“When we’re talking about inlet issues, a lot of times we kind of forget what the problem really is,” says Hildebrand. “So we’ll put an inlet protection device on a curb opening to manage a bunch of water, but it’ll get plugged up immediately, because we don’t have enough source controls upland from that inlet to protect the soil particles from becoming detached in the first place.”
“So the inlet protection device gets overwhelmed and doesn’t get cleaned out,” continues Hildebrand. “Then, because we have standing water, somebody punctures it. Now the inlet control is breached. It’s a perfect example of putting a cast on a broken leg, but it’s the broken arm that’s really the problem.”
To screen or not to screen?
Screened loam (soil that’s passed through a fine mesh to remove any stones, roots or other debris) is often brought in for use on disturbed sites. Butch Goodwin, operations manager of Wrentham, Massachusetts-based Groundscapes Express Erosion Control Solutions, Inc., thinks this is a mistake, because the screening process destroys the natural fungi in the soil. These fungi produce glomulin, a natural glue. “The glomulin acts like a tackifier,” he says. “It helps hold all the soil particles together.”
“When they send the soil to a screening plant, it changes it,” Goodwin adds. “I’ve seen it on job after job; the loam you get is not like the native loam anymore; it’s been processed from somebody else’s dirt and can have a lot of clay in it. That’ll act like ball bearings on a hill, helping the soil slide off.”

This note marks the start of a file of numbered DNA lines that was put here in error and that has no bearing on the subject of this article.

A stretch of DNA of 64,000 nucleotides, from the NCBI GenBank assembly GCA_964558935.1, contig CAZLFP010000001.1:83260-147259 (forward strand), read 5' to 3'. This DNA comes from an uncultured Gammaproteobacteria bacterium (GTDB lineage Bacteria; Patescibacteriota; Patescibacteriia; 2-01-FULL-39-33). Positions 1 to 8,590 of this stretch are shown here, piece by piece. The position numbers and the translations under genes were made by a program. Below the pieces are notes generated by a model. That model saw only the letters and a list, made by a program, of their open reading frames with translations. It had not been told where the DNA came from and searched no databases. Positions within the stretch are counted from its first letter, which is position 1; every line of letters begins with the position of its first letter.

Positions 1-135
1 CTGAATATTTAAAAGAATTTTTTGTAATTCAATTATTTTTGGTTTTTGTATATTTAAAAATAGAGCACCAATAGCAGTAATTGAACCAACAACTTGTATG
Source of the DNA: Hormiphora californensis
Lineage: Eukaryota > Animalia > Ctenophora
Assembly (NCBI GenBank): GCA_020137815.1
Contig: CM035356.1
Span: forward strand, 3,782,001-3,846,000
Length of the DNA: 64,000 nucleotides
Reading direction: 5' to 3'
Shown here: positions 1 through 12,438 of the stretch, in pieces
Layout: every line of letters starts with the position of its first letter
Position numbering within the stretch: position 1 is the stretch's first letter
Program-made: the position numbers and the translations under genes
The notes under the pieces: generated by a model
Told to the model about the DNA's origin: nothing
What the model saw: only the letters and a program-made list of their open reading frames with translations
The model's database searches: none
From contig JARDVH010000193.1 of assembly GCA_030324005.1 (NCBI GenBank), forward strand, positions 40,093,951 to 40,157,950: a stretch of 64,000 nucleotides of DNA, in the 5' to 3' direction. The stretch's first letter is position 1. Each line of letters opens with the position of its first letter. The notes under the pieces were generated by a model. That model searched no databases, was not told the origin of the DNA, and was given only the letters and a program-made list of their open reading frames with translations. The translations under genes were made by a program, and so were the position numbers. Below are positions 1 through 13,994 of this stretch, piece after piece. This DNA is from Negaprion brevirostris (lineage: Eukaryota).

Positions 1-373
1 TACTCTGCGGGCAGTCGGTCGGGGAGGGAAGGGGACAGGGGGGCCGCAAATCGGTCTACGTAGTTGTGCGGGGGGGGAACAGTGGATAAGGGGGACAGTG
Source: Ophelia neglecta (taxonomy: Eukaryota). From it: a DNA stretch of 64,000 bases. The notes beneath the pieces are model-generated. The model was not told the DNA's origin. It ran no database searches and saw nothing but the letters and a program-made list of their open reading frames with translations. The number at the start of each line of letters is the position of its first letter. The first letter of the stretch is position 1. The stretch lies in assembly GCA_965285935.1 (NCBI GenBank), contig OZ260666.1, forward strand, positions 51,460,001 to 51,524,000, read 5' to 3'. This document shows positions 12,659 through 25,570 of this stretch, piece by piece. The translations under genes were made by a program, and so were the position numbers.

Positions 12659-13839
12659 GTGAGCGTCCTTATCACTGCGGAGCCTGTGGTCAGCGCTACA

Screening, according to Goodwin, also destroys the natural mycelium, the mass of branching, threadlike vegetative matter produced by fungi, which also helps hang on to soil. “The mycelium can stretch 100 times further than the roots can. It’ll hold back just about any slope. We’ve used it on 1:1 slopes out here. People can’t believe it until they witness it for themselves.”
Mistakes are going to happen, no matter how careful or educated one is. After all, we’re in the business of trying to control nature, a most powerful, and at times, unpredictable beast. When we make blunders, we just have to turn them into learning experiences. Says Ross: “I’ve learned so much more from my mistakes than from the good stuff.” If we pay attention, hopefully, we won’t make the same ones twice.